The Valle de Viñales is a stunning national park blessed by fertile rust-red soil, layered in chartreuse green expanses of tobacco plantations and studded by precipitous limestone buttresses of rock. It offers Cuba’s very best hiking, climbing, caving and vistas, based around the tranquil farming town of Viñales on the edge of the park. This is Cuba at its most alluring: no wonder it’s the country’s second most visited tourist destination after Havana.


With its flat roadways carved between towering mogote mountains, Viñales valley is celebrated as one of Cuba’s best and most scenic cycling spots. Down in this rural western swathe of the island, traffic is scarce – even on main roads – and Viñales lies at the nexus of a network of still-quieter, minor lanes that go to some intriguing destinations. With pedal power, it’s possible to explore them all in a meandering, relaxed way.

The main park attractions all lie within 20km of Viñales’ town square, along two paved but peaceful roads that take you, respectively, to the dreamy fishing village of Puerto Esperanza (25km) and to Cayo Jutias (65km), one of Cuba’s best beaches.

Both of these roads connect with an adventurous cyclist’s dream pedal: the forgotten coast road that links up with Havana in one direction and Peninsula de Guanahacibibes in the other. The Havana-Viñales stretch is an established route with rustic accommodation options well accustomed to visitors on two wheels passing through.


The Valle de Viñales is a blank canvas as far as hiking is concerned – a rare thing in Cuba, where trail access is often restricted. Even the national park visitor center cannot tell you how many routes exist here. Because rights to roam are more relaxed here than elsewhere, even the most isolated farmstead of guajiros (rural farmers) is used to seeing tourists tramping here. Trails take in caves, swimming holes and numerous viewpoints from which you can glimpse valley agricultural life in all its timeless harmony as oxen pull the plows and farmhands suck on homemade cigars.

For a gentle introduction to hiking the area, try the 5km jaunt up to the isolated eco-community of Los Aquáticos (you can cover the first 2km on a horse and cart, the de facto transport hereabouts, if you come on a guided tour). There are sensational views over three of the area’s valleys from the top, best seen at sunrise when the panorama is bathed in a beguiling peach and homegrown coffee can revive you after your exertions.


The mogotes dotted photogenically throughout the Valle de Viñales and its surroundings are also a series of vertiginous limestone karst rock-faces riddled with caves and bulbous overhangs that attract climbers from across the world. Climbing in Cuba is a very different proposition to climbing elsewhere. The activity does not have the official nod from the Cuban government (it’s tolerated, but not promoted by them: travelers should familiarize themselves with potential insurance issues before climbing here) so it has fallen to a handful of enterprising locals to nurture the scene. One of the best information points is Villa Cafetal, a casa particular right below some of the best mogotes for scaling. The area known as the wasp factory has particularly challenging climbs.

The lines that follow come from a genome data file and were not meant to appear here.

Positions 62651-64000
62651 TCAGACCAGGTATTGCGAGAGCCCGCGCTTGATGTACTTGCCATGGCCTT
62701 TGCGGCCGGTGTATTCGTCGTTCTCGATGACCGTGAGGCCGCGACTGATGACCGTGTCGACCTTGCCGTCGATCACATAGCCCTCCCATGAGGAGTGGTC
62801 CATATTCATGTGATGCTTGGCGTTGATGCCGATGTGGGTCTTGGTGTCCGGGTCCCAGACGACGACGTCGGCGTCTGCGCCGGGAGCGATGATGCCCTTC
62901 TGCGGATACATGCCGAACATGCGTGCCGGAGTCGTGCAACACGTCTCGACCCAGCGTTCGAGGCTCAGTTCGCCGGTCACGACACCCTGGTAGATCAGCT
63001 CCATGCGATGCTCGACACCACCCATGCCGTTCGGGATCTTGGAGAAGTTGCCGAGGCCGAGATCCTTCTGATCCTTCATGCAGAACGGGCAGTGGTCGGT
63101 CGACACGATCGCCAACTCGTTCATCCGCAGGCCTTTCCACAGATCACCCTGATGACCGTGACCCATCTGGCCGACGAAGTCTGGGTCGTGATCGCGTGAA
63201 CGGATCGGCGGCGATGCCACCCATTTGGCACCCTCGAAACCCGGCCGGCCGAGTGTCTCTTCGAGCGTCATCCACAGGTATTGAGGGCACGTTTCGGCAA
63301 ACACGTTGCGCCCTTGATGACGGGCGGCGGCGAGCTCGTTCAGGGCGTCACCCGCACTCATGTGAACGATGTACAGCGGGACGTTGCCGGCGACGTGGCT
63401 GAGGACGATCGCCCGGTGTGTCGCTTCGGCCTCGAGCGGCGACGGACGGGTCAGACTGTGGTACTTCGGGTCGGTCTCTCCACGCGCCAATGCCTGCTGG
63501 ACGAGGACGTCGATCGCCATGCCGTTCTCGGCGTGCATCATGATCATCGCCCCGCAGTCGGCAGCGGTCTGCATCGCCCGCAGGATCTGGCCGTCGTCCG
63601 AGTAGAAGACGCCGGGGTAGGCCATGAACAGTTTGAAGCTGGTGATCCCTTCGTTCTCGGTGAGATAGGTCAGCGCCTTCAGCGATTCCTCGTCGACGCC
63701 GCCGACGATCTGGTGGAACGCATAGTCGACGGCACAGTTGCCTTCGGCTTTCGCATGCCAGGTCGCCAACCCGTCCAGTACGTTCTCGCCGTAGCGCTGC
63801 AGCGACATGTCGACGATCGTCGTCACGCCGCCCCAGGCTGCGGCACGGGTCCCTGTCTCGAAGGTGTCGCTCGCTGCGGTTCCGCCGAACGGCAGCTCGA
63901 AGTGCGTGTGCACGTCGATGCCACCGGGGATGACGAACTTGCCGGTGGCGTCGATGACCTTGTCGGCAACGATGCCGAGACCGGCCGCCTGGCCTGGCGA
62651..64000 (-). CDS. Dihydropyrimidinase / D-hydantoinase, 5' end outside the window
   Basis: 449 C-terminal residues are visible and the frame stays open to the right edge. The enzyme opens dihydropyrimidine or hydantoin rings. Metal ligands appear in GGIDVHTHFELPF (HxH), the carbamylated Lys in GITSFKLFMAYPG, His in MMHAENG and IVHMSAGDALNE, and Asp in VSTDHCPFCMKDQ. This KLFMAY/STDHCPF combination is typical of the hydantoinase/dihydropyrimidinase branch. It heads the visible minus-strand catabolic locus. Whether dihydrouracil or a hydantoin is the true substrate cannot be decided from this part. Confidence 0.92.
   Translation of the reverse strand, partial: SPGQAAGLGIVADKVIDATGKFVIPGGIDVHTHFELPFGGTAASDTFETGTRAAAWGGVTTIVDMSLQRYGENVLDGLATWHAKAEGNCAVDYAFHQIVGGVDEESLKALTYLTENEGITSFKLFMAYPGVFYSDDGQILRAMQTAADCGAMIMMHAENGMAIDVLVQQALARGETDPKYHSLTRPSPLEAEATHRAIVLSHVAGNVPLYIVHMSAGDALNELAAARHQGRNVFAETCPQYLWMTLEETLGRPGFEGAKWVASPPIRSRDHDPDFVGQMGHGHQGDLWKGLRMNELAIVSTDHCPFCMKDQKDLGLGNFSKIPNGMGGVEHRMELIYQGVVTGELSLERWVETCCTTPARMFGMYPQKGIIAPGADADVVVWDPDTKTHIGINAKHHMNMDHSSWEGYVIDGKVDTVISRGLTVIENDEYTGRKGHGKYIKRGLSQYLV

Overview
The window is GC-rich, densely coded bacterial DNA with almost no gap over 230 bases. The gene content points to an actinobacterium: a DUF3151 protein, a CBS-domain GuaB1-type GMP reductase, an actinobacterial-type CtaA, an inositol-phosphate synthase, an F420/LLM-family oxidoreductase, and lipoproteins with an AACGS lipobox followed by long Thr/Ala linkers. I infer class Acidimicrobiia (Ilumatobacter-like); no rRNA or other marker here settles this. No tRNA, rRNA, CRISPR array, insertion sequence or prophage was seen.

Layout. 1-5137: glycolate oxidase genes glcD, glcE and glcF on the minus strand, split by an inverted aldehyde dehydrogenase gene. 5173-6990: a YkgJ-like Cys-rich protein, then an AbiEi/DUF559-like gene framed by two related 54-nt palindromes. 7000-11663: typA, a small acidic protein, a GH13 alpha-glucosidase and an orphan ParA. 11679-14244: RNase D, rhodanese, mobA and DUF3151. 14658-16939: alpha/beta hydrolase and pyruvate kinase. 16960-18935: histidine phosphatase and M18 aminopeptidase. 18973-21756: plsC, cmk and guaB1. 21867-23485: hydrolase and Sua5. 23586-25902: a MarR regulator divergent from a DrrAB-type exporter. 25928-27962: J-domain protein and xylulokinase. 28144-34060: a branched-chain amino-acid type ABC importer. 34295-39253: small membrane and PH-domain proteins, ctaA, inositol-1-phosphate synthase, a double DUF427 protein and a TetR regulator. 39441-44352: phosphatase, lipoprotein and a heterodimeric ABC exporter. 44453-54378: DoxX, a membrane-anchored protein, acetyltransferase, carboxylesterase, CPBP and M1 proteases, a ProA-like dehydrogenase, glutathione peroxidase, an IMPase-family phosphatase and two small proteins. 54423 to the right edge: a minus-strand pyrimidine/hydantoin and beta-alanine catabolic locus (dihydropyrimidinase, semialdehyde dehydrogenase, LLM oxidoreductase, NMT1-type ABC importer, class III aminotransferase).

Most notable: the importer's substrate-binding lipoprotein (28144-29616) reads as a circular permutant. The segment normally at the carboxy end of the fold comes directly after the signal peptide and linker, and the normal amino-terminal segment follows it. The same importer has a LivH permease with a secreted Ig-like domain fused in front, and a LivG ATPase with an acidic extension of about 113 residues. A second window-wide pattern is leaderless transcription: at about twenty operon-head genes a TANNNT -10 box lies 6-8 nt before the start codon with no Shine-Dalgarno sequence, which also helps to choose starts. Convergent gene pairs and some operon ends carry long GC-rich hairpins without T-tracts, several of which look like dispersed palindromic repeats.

Once, this entire karst region was a much higher mountain range. Over the millennia it got eroded, leaving only the sentinel-like mogotes as its legacy. The rocky outcrops that remain are carved with labyrinthine cave systems. Just 7km north of Viñales, you can descend into a cave that was once an indigenous dwelling, Cueva del Indio. Boat trips now run through the flooded subterranean chamber.

For a less commercialized cave, a 10km out-and-back hike or horseback ride from town through unspoilt agricultural landscapes will bring you to remote La Cueva de Palmarito, where there is an underground swimming hole.

The granddaddy of cave systems, not just in Cuba but in the entire Caribbean, is Gran Caverna de Santo Tomás, 15km west of town. Some 46km of passageways and galleries await, although only a 1km section can be explored – and only with a guide.

Tobacco plantations

The other allure of the Valle de Viñales is that its fields yield some of Cuba’s (read: the world’s) best tobacco. Any hike around town will get you a glimpse of the region’s fabled export but a couple of places stand out for making the experience that bit more sensory. La Casa de Veguero is a working tobacco farm just outside town where you can take a look inside one of the typical tobacco drying houses and purchase made-on-the-premises cigars.

Unique accommodations

A traveler’s first impression of a place is invariably where they wind up staying, and in Viñales every second house is a homely guesthouse known as a casa particular. There are more than 300 such places to stay in Viñales: the range of accommodations here is actually greater than in Varadero and second only to Havana. With such diversity, competition is high and therefore standards (as well as the friendly welcome visitors get) are continually being raised. Expect some of Cuba’s best local cooking and phenomenal roof terraces from which to feast your eyes on the mogote-backed views of guajiros tending their fields. A feature of any place you’ll stay in are the sillones (rocking chairs) on the porches. You’ll soon pick up the local ways: sitting, rocking, sipping a drink and relaxing. In fact, many people come to Viñales specifically to do just that.

This article was refreshed in July 2017.

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